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October 2010 Archives

FBI attaches GPS device then demands its return after car owner finds it

As reported in Wired.com, a California student, Yasir Afifi, recently found a GPS tracking device in his car.  The student posted pictures of the device online which triggered discussion about whether it was real.  The FBI confirmed the device was real when agents showed up at Afifi's apartment and demanded that he return the device to them.  (I have to say it took some chutzpah for the agents to do that.)  Afifi, who by the way is an American citizen, is cooperating with authorities voluntarily and says he has no idea why the FBI wanted to put him under surveillance, the Wired.com report said. One might wonder whether it is legal for the government to plant tracking devices on cars without a warrant.  It turns out that it is legal.  In a case decided by the U.S. Court of Appeals for the 9th Circuit this year, United States v. Pineda-Moreno, the Court held that it is not a violation of the 4th Amendment to attach tracking devices as long as the vehicle is not in an area in which there is a reasonable expectation of privacy.  The subject in Pineda-Moreno had his car parked in his driveway but the Court ruled that since there was no fence or gate, the driveway was only "semi-private."  For the 4th Amendment to apply, there would have to be barriers in place preventing access to the driveway.  We were discussing this case at lunch and my law firm partner wondered whether posting of signs that said "No Government Agents Allowed Except Postal Carriers" would have made a difference. Readers should not rely on this note as legal advice but should consult with a competent attorney licensed in their state. You can also find more information about our firm in our websites on Family Law and Wills and Estate Planning and Administration.

Military Funeral Protest Case Argued before Supreme Court today

Today the U.S. Supreme Court hears arguments in the case of Snyder v. Phelps.  As the Supreme Court's blog puts it, the issue is: Does the First Amendment protect protesters at a funeral from liability for intentionally inflicting emotional distress on the family of the deceased? Basically, the plaintiff is Albert Snyder, the father of a Marine who was killed in Iraq in 2006.  At the funeral, Fred Phelps and his cohorts from Westboro Baptist Chuch showed up to demonstrate very loudly and holding signs such as "God hates the USA" and "Thank God for dead soldiers."  Phelps and company believe that the America is a sinful nation and they claim that American deaths in Iraq and Afghanistan are divine punishment for what they see as American immorality in the form of tolerance for homosexuality and abortion, among other things. The Snyder family, not surprisingly, was deeply hurt and upset about this taking place at the funeral for a loved one who gave his life for his country.  Mr. Snyder filed suit for intentional infliction of emotion distress and won a trial verdict of $5 million in damages.  The Court of Appeals, however, reversed and threw out the verdict on the basis that the behavior of Phelps and company was protected under the Free Speech provisions of the First Amendment. Apparently there is no dispute that Phelps and company did comply with local laws on how far away from the service they had to be while protesting.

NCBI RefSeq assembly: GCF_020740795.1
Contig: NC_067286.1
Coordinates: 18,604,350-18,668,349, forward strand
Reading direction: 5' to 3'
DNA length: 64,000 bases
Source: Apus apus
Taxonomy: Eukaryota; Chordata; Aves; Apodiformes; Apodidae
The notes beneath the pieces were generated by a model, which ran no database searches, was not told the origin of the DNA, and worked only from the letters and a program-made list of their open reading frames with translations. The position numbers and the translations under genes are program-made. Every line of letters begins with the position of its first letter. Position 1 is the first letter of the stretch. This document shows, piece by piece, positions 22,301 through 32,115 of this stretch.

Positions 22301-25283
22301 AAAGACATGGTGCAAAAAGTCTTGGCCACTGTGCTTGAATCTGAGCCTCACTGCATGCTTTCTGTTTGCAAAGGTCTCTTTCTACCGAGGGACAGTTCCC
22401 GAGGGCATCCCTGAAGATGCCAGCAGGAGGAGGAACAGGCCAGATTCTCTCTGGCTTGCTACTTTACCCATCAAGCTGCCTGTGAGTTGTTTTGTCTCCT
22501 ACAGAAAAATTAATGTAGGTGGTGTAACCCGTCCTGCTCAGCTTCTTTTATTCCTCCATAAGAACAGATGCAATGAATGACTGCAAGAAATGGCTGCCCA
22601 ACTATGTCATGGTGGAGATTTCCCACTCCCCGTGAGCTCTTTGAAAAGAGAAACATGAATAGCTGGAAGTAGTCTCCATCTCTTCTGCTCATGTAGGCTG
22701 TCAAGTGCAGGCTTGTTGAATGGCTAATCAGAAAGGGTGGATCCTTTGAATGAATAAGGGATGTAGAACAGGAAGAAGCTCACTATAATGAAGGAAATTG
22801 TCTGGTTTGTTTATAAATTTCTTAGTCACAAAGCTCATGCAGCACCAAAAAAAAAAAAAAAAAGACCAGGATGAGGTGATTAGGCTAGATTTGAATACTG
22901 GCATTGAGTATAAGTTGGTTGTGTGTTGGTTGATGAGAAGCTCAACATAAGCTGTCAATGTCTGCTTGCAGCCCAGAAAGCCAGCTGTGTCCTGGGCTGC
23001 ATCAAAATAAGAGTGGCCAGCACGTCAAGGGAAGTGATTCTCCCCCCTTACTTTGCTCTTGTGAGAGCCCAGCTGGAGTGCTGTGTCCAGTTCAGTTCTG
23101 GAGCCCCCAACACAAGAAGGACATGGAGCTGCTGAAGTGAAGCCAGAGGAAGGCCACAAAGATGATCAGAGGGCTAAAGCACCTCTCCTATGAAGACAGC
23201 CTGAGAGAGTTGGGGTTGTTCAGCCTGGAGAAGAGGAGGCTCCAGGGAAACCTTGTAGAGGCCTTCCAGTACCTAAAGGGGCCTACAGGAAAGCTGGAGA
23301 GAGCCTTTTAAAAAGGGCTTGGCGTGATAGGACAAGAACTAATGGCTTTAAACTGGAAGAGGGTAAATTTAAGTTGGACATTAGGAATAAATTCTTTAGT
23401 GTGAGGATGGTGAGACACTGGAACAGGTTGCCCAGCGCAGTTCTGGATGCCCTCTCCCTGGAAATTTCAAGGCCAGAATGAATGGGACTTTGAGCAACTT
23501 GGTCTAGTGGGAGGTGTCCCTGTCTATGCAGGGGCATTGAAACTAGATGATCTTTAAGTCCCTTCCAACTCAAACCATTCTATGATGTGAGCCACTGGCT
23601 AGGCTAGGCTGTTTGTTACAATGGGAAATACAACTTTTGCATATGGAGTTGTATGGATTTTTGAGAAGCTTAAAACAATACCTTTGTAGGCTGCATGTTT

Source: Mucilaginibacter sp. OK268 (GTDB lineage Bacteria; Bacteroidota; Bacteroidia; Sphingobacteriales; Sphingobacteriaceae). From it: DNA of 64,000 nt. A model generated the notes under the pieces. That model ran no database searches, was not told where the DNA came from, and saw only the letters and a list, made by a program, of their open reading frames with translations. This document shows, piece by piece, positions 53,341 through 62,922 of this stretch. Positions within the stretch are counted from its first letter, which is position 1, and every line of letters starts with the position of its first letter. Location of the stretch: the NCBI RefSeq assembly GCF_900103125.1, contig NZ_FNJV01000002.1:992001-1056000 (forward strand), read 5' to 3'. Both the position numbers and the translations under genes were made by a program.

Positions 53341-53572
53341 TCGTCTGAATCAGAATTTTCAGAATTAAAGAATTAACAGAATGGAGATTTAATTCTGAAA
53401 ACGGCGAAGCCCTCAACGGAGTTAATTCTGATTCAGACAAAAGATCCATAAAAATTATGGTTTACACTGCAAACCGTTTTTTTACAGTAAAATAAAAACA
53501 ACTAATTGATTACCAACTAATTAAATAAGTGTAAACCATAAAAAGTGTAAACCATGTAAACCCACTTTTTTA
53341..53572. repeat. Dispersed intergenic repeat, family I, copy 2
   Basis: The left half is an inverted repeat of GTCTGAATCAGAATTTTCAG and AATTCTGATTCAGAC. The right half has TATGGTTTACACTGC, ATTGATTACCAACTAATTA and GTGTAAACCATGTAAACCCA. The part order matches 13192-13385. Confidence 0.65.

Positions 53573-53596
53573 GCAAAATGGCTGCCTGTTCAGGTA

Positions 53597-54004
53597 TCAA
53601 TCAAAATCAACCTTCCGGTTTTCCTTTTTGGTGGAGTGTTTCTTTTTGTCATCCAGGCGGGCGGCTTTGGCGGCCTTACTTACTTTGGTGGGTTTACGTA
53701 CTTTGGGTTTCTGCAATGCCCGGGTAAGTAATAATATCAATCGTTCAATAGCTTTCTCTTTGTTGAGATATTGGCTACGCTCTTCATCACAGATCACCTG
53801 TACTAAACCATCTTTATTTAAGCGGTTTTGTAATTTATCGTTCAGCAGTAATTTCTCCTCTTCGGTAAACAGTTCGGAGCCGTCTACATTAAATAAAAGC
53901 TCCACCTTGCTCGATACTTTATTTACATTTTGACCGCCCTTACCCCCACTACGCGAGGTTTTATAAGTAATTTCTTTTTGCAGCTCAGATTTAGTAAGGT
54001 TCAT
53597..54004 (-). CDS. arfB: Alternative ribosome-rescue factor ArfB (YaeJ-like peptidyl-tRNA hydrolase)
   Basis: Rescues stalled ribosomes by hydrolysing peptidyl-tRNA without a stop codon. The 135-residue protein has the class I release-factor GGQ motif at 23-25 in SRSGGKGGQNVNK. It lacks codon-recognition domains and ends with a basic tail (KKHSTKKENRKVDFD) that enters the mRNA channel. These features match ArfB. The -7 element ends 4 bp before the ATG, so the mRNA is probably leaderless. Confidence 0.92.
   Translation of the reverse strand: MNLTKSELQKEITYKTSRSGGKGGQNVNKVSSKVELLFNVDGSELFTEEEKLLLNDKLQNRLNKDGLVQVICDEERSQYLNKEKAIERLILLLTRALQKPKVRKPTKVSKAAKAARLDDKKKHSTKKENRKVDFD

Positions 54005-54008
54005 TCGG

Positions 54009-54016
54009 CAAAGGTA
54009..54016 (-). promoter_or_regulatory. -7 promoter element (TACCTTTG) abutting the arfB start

Mr. Snyder is arguing, among other points, that other free speech cases involved protests directed at institutions or public figures but he is a private citizen who was holding a private religious service to honor and bury his son and thus had a right to his privacy.  Mr. Snyder also argues that for the courts to allow Phelps to carry on like this at a private religious service violates the bereaved family's right to Freedom of Religion, also guaranteed under the First Amendment.
One point made by the plaintiff is that while the protesters have opportunities to demonstrate and express their views anytime and anywhere, he only had one chance to hold a solemn funeral service for his son and that the defendants ruined it.

Leahy proposes retired Justices fill in when current Justices recuse

As newest Justice Elena Kagan took her place when the Supreme Court began its new term this week, it was announced that of the 51 cases the Court has agreed to consider so far this term, Kagan will recuse herself from 25 of them.  This is due to her prior involvement in those cases as the Solicitor General of the United States.  In those cases, only 8 Justices would hear the case which could mean a number of 4-4 results.  A 4-4 vote means that the result from the lower Court of Appeals is affirmed but without the definitive power of a majority of the Supreme Court so the issue could come up again.Senator Patrick Leahy (D-VT) has introduced a bill that provide that when an active Justice recuses himself or herself from a particular case, the Court's active Justices may, by majority vote, designate a retired Justice to participate in decision of that case.  The current living retired Justices are Sandra Day O'Connor, David Souter and John Paul Stevens.  Under current law, retired Supreme Court Justice may be designated to sit on cases heard in the Circuit Courts of Appeals but not in the Supreme Court.As reported in an article in the Legal Times blog, there are concerns about how it would be decided by the Court which retired Justice would be chosen to sit on a particular case and skeptics of the idea say that litigant parties might attempt game the system of substitution to impact the outcome of the case.Currently, 39 states allow retired Justices of their state Supreme Courts to be designated to sit on cases when an active Justice on the Court recuses.  So far Leahy's proposal has not drawn much support.
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